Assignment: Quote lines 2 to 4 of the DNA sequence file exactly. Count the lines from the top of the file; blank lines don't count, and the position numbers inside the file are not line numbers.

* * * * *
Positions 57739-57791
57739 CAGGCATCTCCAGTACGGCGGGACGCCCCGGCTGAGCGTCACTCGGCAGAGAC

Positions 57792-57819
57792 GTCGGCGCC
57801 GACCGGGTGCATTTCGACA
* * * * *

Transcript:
57739 CAGGCATCTCCAGTACGGCGGGACGCCCCGGCTGAGCGTCACTCGGCAGAGAC

Positions 57792-57819
57792 GTCGGCGCC